Deepfake challenge featuring Elizabeth Olsen and Scarlett Johansson baffles the internet


A video is challenging the internet to see if they can determine which actress is real and which is the artificial intelligence-generated deepfake  – and many have been left stumped because the fake ‘looks pretty convincing.’

The short clip, shared on Twitter, features Elizabeth Olsen on one side and Scarlett Johansson on the other, and both are speaking and moving the same exact way and have the same haircut.

Many Twitter users are amazed at how real both videos look, but some have been able to figure out which is the fake actress – and it is Scarlet Johannsson.

Where the bangs fall on her face appears to glitch, making it look like she has a double-eyebrow and some of the shadows are not falling in the right places.

Regardless, users are astounded at how real the deepfake looks and are terrified of ‘what the future will bring.’

A video showing Elizabeth Olsen on one side and Scarlett Johansson on the other is challenging the internet if they can tell the difference between the real actress and the AI-generated deepfake

The short clip shows Olsen and Johansson talking as if giving an interview, saying the same words with the same facial expressions, Daily Star reports.

With a quick glance, the two are nearly twins, but some Twitter users studied the videos to uncover the deepfake tricks.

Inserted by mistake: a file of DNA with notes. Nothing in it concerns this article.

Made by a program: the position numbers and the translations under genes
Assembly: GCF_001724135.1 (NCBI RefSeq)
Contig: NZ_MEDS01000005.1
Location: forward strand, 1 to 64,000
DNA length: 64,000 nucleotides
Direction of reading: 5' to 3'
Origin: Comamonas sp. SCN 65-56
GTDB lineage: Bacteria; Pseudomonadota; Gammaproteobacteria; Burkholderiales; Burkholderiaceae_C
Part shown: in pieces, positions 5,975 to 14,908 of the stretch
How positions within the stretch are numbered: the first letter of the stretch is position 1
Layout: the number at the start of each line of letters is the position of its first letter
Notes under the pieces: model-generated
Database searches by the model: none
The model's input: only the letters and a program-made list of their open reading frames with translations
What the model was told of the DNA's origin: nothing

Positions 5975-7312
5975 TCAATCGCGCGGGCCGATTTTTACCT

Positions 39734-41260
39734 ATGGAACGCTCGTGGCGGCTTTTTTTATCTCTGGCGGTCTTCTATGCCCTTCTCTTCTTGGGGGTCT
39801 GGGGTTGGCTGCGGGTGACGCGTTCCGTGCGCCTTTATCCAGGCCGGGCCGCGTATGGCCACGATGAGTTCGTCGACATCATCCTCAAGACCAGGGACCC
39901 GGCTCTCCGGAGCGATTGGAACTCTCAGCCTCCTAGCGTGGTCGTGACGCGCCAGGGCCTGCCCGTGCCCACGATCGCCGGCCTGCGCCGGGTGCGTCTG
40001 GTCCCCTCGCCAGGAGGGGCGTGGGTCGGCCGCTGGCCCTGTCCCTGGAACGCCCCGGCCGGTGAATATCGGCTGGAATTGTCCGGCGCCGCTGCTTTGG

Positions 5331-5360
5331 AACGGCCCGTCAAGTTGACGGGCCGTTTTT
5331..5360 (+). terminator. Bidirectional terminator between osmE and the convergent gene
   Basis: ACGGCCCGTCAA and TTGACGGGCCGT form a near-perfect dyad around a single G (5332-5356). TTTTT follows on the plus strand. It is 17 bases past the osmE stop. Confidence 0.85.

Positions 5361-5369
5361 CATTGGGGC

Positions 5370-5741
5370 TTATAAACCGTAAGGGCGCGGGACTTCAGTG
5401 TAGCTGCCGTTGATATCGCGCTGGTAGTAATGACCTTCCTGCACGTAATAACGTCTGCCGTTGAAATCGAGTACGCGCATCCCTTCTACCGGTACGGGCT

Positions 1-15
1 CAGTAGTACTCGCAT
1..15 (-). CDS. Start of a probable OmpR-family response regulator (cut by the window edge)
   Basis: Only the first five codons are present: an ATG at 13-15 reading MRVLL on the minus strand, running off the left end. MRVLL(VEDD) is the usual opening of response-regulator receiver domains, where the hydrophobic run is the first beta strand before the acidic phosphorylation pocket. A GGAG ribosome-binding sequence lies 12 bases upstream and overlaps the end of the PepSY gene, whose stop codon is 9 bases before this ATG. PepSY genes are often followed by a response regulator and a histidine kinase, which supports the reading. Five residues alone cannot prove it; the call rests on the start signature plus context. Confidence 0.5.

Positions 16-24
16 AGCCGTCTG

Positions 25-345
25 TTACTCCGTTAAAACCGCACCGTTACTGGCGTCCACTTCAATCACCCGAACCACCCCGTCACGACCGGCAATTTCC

Along with the double-brow, users spotted issues with the lighting on Johannsson’s face and how her neck bulges when speaking.

And although flaws were spotted, users said the deepfake still looks ‘pretty convincing.’

Both actresses have the same hairstyle, makeup and clothes in the short video

Both actresses have the same hairstyle, makeup and clothes in the short video

The short clip shows Olsen and Johansson talking as if giving an interview, saying the same words with the same facial expressions

The short clip shows Olsen and Johansson talking as if giving an interview, saying the same words with the same facial expressions

Many Twitter users are amazed at how real both videos look, but some have been able to figure out which is the fake actress - and it is Scarlet Johannsson

Many Twitter users are amazed at how real both videos look, but some have been able to figure out which is the fake actress – and it is Scarlet Johannsson

Deepfakes were invented in 2014 by Ian Goodfellow, who was the director of machine learning at Apple’s Special Projects Group and a leader in the field.

The word stems from the collaboration of the terms ‘deep learning’ and ‘fake,’ and is a form of artificial intelligence.

The system studies a target person in pictures and videos, allowing it to capture multiple angles and mimic their behavior and speech patterns.

The technology gained attention during the election season, as many feared developers would use it to undermine political candidates’ reputations.

However, some creators are not using the technology for evil and only to entertain people.

Where the bangs fall on her face appears to glitch, making it look like she has a double-eyebrow and some of the shadows are not falling in the right places

Where the bangs fall on her face appears to glitch, making it look like she has a double-eyebrow and some of the shadows are not falling in the right places

However, some Twitter users thought Olsen was the fake and Johansson was the real actress

However, some Twitter users thought Olsen was the fake and Johansson was the real actress